Solution technique to incorporate polyethylene oxide and other water-soluble polymers into surfaces of polymeric biomaterials

Neil P. Desai, Jeffrey A. Hubbell

Research output: Contribution to journalArticlepeer-review

240 Scopus citations

Abstract

A simple solution technique was used to incorporate polyethylene oxide (PEO, of 5000,10 000,18 500, and 100 000 g/mol) and other water-soluble polymers such as polyvinylpyrrolidone and polyethyl oxazoline into the surfaces of commonly used biomedical polymers such as polyethylene terephthalate, a Polyurethane (Pellethane® 2363-80AE), and polymethylmethacrylate. The presence of the water-soluble polymers on these surfaces was verified by using contact angle analysis and ESCA. Protein adsorption studies, fibroblast adhesion assays, and whole blood perfusions over these polymers showed that the surface modified with PEO 18 500 was the most effective in reducing all the tested biological interactions. It was concluded that PEO 18 500 had a chain length that was optimal, using this technique for surface incorporation, to reduce protein adsorption and hence prevent protein-mediated biological interactions.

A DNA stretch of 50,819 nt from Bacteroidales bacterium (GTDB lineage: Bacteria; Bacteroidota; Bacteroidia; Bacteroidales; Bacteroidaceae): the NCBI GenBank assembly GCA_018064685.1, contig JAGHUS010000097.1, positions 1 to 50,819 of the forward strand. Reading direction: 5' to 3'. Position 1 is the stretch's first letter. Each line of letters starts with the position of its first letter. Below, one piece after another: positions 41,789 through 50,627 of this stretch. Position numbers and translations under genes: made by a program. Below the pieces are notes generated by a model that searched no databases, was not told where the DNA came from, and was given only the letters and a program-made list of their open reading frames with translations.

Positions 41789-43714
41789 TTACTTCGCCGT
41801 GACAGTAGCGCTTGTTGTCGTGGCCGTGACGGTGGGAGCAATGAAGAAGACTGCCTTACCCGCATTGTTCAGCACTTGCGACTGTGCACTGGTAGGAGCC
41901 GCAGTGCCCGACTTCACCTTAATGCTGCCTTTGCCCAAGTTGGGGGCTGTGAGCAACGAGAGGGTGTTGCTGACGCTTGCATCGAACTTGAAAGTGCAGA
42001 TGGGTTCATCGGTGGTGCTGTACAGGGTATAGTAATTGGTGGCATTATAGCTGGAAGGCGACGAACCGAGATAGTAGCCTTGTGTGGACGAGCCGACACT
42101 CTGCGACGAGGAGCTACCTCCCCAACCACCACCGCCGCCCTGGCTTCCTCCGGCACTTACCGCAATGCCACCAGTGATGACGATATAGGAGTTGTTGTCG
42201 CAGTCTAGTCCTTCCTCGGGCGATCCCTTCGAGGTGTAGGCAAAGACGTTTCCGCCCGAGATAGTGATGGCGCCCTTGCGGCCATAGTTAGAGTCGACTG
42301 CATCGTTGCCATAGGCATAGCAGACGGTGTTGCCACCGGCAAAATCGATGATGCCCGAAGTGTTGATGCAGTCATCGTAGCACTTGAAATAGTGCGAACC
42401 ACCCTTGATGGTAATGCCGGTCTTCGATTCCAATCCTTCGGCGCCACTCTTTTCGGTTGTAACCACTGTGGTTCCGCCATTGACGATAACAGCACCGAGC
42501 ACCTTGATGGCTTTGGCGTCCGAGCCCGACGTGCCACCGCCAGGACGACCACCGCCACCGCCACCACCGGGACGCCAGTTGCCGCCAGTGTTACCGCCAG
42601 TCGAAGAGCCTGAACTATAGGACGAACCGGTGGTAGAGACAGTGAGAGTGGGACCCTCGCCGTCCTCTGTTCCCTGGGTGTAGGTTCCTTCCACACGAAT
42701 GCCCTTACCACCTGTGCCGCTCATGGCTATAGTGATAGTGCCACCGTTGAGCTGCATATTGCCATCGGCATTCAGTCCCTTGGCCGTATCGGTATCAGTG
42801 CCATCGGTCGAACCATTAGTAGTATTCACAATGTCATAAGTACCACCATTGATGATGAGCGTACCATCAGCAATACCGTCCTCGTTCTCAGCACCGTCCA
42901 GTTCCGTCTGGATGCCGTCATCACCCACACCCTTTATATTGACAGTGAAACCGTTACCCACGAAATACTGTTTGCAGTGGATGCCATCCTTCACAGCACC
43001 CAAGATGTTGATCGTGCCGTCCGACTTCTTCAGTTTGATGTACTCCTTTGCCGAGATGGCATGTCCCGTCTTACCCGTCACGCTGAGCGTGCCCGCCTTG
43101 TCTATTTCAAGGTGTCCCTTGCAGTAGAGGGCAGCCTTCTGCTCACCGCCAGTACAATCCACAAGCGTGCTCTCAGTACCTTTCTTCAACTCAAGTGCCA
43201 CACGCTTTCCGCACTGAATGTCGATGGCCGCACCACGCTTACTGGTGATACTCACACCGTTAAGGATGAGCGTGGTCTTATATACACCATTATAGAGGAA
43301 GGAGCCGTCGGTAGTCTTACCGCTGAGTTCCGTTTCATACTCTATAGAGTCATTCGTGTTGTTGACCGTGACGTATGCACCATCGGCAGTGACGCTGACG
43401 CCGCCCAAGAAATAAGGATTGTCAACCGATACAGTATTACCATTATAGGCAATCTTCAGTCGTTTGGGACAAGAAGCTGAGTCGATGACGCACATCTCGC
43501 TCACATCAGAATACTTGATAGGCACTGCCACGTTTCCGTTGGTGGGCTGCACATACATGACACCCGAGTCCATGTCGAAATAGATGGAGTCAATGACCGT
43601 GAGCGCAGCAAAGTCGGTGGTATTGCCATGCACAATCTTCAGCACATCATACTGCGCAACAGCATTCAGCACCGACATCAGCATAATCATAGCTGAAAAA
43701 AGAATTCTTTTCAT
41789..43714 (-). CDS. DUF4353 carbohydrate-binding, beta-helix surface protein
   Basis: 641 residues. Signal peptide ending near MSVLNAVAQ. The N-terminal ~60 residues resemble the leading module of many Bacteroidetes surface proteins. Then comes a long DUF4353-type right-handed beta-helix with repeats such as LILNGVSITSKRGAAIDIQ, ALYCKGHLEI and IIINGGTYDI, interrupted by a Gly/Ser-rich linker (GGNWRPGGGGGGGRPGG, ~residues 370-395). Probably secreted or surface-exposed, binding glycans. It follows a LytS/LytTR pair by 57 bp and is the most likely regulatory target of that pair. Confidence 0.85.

Original languageEnglish (US)
Pages (from-to)144-153
Number of pages10
JournalBiomaterials
Volume12
Issue number2
DOIs
StatePublished - Mar 1991

Keywords

  • Blood-polymer interactions
  • polyethylene oxide
  • surface treatment

ASJC Scopus subject areas

  • Biotechnology
  • Bioengineering
  • Biomedical Engineering

Fingerprint Dive into the research topics of 'Solution technique to incorporate polyethylene oxide and other water-soluble polymers into surfaces of polymeric biomaterials'. Together they form a unique fingerprint.

Cite this